Hundreds In India Ritually Starve Themselves To Death Each Year

By Alan Boyle on Tuesday, April 1, 2014
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“Hunger is sharper than the sword.” —Beaumont and Fletcher, The Honest Man’s Fortune

In A Nutshell

Each year, up to 500 followers of Jainism in India starve themselves to death. As the process takes place, dozens of people gather around to wait and watch the person die. Taking the holy vow to fast until death is thought to offer salvation, by allowing followers to give up all worldly attachments, including the body. The events used to be publicized so more people could come and watch, but it’s controversial in modern society and often hidden. Sometimes police will prevent the ritual and force feed participants. Many Jains are unhappy that it’s considered suicide, and instead say it’s normal and should be treated with the utmost respect.

The Whole Bushel

Santhara is a practice within Jainism, one of the world’s oldest religions. Participants make an oath to forgo food until they die of starvation. The Jains believe it is a way to achieve Moksha, or escape from the cycle of death and reincarnation. This is ultimately a liberation of their soul.

Hundreds of Jains make the oath each year. Some of them are monks, though the majority are laypeople. It’s more common among women than men, with about 60 percent of participants being female. It’s generally thought that women are more strong-willed and religious than men. While the practice is popular with those that are ill and dying anyway, some healthy people also partake in the practice. In 2009, there were 550 Jains who took the oath in India.

The record (at least in memory) for a person surviving is 87 days. That was achieved by 60-year-old monk Sadhvi Charan Pragyaji in 2009. Before she died, 20,000 followers flocked to see her. Santhara is a very public process—at one point, details of those participating were advertised in newspapers so that people could come and watch the dying.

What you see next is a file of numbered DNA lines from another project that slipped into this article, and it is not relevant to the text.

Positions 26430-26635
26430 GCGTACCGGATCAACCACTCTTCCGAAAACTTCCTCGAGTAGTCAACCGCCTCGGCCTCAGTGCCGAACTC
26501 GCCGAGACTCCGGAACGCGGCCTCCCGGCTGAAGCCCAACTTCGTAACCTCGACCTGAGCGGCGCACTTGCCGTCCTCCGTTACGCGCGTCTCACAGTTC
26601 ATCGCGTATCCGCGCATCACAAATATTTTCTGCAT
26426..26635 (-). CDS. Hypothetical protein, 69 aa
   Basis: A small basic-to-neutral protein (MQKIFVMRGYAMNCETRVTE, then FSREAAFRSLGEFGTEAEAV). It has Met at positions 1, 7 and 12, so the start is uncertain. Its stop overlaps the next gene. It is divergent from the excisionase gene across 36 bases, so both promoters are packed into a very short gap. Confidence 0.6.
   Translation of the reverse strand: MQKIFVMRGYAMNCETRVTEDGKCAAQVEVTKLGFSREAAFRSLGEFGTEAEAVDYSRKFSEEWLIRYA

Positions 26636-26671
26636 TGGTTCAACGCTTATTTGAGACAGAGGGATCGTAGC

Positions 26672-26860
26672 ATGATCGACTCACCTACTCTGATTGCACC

One Jain described being able to witness the sacrifice as “the greatest blessing we can receive in our lives.” One video captures the final hours, and final breath, of a woman who had taken the oath. The crowd is a mix of men and women. Most wear plain white, though there are a number of men that sit a short distance away, completely nude. Those closest don’t stop touching and holding the starving person. When the crowd senses death approaching, they begin chanting the names of their gods, holding up the head until breathing stops. The death itself is met with muted excitement and a few tears.

In recent years, the practice has become more controversial. Some campaigners believe it should be banned, equating it with suicide. Jains argue that the right to practice religion unimpeded is protected in India’s constitution, and that “any section of citizens having a distinct culture shall have a right to conserve the same.” They also say that the practice is normal and should be treated with respect. Finally, they say that it’s unfair to compare the act with suicide, as people can change their mind and continue living.

Opponents argue that the constitution only goes so far, and that the criminal law still needs to be followed. In addition, breaking the fast partway through would lead to the oath taker being ostracized, making it less of a free choice than many non-Jains are comfortable with. In some instances authorities have intervened and forced participants to eat, which one advocate argues is a violation of constitutional rights.

A comparison has been drawn to sati, the practice of widows throwing themselves onto their husbands’ funeral pyres to die in the fire. While that is arguably the choice of the woman, the practice is banned in India. Both sides try using this comparison to their advantage. Proponents point out that santhara hasn’t been banned, hence it’s not the same. Opponents say that misses the point, because it should be banned.

It’s an argument unlikely to go away.

Show Me The Proof

BBC News: Another India Jain fasts to death
The Times of India: More Jains embracing ancient santhara ritual
The Times of India: Is santhara against the law?